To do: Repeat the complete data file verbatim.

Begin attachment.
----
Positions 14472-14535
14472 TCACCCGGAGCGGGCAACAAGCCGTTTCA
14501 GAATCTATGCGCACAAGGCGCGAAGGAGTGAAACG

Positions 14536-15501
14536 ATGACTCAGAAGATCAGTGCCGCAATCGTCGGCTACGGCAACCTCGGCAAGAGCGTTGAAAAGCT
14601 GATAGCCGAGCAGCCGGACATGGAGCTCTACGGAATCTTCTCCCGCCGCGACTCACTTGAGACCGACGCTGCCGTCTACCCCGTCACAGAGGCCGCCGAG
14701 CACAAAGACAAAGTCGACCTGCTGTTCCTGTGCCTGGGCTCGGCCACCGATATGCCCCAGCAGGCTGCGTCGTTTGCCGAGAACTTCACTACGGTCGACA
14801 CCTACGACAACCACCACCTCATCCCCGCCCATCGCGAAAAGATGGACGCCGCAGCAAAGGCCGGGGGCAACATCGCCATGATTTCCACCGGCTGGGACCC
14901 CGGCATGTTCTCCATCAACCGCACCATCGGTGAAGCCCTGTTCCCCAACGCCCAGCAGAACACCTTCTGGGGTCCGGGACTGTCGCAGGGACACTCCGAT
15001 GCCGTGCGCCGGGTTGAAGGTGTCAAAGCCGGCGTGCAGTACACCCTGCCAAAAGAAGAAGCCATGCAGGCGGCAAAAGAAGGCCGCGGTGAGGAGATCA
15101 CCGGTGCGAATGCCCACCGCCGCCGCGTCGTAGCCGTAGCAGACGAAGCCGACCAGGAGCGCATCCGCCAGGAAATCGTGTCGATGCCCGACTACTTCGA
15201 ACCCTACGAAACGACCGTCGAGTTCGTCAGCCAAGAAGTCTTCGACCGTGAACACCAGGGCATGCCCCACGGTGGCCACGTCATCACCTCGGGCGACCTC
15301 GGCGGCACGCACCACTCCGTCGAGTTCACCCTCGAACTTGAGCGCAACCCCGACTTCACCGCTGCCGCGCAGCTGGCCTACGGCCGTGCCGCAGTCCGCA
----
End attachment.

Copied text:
Positions 14472-14535
14472 TCACCCGGAGCGGGCAACAAGCCGTTTCA
14501 GAATCTATGCGCACAAGGCGCGAAGGAGTGAAACG

Positions 14536-15501
14536 ATGACTCAGAAGATCAGTGCCGCAATCGTCGGCTACGGCAACCTCGGCAAGAGCGTTGAAAAGCT
14601 GATAGCCGAGCAGCCGGACATGGAGCTCTACGGAATCTTCTCCCGCCGCGACTCACTTGAGACCGACGCTGCCGTCTACCCCGTCACAGAGGCCGCCGAG
14701 CACAAAGACAAAGTCGACCTGCTGTTCCTGTGCCTGGGCTCGGCCACCGATATGCCCCAGCAGGCTGCGTCGTTTGCCGAGAACTTCACTACGGTCGACA
14801 CCTACGACAACCACCACCTCATCCCCGCCCATCGCGAAAAGATGGACGCCGCAGCAAAGGCCGGGGGCAACATCGCCATGATTTCCACCGGCTGGGACCC
14901 CGGCATGTTCTCCATCAACCGCACCATCGGTGAAGCCCTGTTCCCCAACGCCCAGCAGAACACCTTCTGGGGTCCGGGACTGTCGCAGGGACACTCCGAT
15001 GCCGTGCGCCGGGTTGAAGGTGTCAAAGCCGGCGTGCAGTACACCCTGCCAAAAGAAGAAGCCATGCAGGCGGCAAAAGAAGGCCGCGGTGAGGAGATCA
15101 CCGGTGCGAATGCCCACCGCCGCCGCGTCGTAGCCGTAGCAGACGAAGCCGACCAGGAGCGCATCCGCCAGGAAATCGTGTCGATGCCCGACTACTTCGA
15201 ACCCTACGAAACGACCGTCGAGTTCGTCAGCCAAGAAGTCTTCGACCGTGAACACCAGGGCATGCCCCACGGTGGCCACGTCATCACCTCGGGCGACCTC
15301 GGCGGCACGCACCACTCCGTCGAGTTCACCCTCGAACTTGAGCGCAACCCCGACTTCACCGCTGCCGCGCAGCTGGCCTACGGCCGTGCCGCAGTCCGCA